• Monday, May 20, 2024
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Inflation rate at 8.6% may renew calls for policy review


The better-than-expected 8.6 percent inflation rate in March may renew calls for monetary policy easing by the Central Bank of Nigeria (CBN), when the monetary policy committee meets next month.

According to analysts the development, despite recent decline in the oil price, signals stability in the most of the economic indicators that should give room for easing to unlock credit to the real sector of the economy.

The Nigerian March CPI decelerates to a better-than-expected 8.6% y/y, from 9.5% y/y in February, due to what observers attribute to a substantial base effect (last year, in March, core inflation accelerated to 15% y/y from 11.9% in February 2012).

Razia Khan, analyst with Standard Chartered bank, London said last night that “No doubt, the better-than-expected print – which reflects in part the overall stability in the FX rate seen in recent months – will lead to new calls for interest rate easing.

Should the improvement in inflation be sustained, then the risk of any easing is certainly higher. However, the recent decline in the oil price remains a key risk factor. With Bonny light (which trades closely to Brent) now below USD 100/bbl, investors are likely to be paying very close attention to Nigeria’s oil sensitivity. Any emergence of pressure on the FX rate might complicate the inflation outlook, and keep the CBN on hold a while longer.”

Another analyst said last night that the development portends encouraging signals for the economy and it will enhance the purchasing power of Nigerians.

In anticipation of the development, analysts at the Associated Discount House Limited,on Tuesday envisaged a moderation in inflation figures to 8.8 percent, an average estimate of the results of their regression model and weighted index which produced 8.8 percent for the former and 9 percent for the former.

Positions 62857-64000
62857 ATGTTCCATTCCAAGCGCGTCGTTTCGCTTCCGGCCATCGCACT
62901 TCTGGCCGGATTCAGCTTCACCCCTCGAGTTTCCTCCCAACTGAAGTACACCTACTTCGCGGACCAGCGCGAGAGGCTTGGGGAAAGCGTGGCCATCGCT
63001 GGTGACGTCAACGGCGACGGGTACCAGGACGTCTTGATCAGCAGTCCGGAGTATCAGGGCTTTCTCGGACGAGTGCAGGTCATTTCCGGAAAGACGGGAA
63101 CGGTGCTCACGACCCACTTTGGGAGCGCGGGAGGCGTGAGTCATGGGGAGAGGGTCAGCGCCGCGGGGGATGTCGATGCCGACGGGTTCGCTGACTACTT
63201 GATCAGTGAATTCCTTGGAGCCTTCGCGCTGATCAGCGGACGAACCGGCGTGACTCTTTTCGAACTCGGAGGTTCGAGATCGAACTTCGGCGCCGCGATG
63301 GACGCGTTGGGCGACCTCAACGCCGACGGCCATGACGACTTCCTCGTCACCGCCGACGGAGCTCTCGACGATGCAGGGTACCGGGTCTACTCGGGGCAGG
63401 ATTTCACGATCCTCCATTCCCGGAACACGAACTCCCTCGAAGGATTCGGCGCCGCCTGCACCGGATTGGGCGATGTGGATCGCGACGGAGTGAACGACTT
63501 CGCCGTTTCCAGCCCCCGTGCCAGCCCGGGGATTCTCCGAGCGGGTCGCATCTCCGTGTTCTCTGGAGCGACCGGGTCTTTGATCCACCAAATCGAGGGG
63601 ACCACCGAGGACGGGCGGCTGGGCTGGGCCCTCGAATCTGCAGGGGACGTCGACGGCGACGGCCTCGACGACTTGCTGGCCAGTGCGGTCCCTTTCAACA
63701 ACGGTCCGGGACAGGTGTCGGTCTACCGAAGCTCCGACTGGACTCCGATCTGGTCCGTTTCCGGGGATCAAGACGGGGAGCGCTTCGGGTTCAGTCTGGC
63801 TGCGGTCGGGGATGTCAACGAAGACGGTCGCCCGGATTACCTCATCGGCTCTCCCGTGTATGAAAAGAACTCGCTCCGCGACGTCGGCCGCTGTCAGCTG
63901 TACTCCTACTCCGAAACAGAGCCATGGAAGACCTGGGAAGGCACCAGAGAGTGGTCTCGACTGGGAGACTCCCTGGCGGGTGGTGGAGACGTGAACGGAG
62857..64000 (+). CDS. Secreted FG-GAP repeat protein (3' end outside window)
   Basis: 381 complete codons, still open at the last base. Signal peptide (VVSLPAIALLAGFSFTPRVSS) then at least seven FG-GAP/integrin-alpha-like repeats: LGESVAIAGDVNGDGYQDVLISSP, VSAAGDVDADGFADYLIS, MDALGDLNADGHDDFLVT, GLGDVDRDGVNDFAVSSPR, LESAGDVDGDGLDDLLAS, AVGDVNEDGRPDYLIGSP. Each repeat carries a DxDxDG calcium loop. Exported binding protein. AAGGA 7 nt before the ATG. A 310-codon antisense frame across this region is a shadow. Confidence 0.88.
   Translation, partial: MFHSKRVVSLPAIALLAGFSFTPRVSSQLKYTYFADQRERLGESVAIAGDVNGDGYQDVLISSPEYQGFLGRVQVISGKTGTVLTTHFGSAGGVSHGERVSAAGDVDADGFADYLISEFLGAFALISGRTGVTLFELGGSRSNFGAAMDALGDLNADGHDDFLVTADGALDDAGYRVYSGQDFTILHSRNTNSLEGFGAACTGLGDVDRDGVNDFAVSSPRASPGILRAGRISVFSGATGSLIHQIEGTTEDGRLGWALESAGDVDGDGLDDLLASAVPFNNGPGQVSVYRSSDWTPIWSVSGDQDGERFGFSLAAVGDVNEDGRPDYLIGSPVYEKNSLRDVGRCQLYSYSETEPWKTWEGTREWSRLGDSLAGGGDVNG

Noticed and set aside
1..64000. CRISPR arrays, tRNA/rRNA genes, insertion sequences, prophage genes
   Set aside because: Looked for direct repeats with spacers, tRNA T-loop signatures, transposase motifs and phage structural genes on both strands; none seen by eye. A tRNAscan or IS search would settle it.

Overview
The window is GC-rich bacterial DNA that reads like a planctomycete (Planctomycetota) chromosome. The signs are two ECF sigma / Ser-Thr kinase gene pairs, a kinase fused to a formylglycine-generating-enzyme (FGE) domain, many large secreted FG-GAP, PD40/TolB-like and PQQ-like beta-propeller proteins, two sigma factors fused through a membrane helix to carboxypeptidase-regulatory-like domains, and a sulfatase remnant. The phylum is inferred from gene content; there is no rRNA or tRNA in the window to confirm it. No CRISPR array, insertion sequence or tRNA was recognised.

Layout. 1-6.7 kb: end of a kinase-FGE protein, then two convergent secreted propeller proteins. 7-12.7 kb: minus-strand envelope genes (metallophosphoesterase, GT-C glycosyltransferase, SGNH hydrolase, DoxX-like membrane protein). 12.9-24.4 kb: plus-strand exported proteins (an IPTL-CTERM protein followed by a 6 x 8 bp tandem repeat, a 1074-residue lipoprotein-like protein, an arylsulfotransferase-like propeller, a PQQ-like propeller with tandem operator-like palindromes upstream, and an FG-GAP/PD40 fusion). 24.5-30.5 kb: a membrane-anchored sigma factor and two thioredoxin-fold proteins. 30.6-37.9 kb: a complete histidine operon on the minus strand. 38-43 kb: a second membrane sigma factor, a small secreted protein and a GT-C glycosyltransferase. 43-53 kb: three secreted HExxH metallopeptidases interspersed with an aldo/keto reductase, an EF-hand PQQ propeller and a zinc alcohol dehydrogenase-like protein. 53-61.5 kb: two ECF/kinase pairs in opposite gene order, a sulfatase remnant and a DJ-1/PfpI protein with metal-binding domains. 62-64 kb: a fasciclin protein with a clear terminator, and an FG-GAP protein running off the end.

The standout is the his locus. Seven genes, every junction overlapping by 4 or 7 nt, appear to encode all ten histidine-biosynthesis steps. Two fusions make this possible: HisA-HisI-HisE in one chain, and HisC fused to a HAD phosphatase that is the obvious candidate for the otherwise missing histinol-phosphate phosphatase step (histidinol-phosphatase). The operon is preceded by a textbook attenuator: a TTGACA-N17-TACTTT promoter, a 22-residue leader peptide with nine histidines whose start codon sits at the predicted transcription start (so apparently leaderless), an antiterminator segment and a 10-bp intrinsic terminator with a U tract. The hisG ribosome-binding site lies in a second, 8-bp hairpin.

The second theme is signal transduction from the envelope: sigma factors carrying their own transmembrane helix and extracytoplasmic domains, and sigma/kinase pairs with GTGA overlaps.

The Nigerian headline inflation accelerated in February 2013 to 9.5 percent year-on-year, and that was a 50 percent increase over 9.0 percent in January of the same year. The NBS attributed

the rise in February inflation to increase in food inflation which rose to 11 percent from 9.6 percent in January 2013.

Food inflation went up in February because of the surge in farm prices caused by limited supplies as inventories accumulated in the previous harvest season were drawn down.

Commenting further, Khan said, “A second risk factor relates to the price outlook once the substantial base effect has run its course. Although current federal government spending plans envisage a modest increase in spending overall in 2013, the recently higher frequency of ECA disbursements still bears watching.

Any sign that the political risk cycle has returned to Nigeria ahead of 2015 will require additional caution from the central bank. In other words, policy shouldn’t just be about the inflation outlook in the next month or two – the outlook on a two-year horizon should arguably be more important. The case for sustained easing may not yet be that clear-cut.”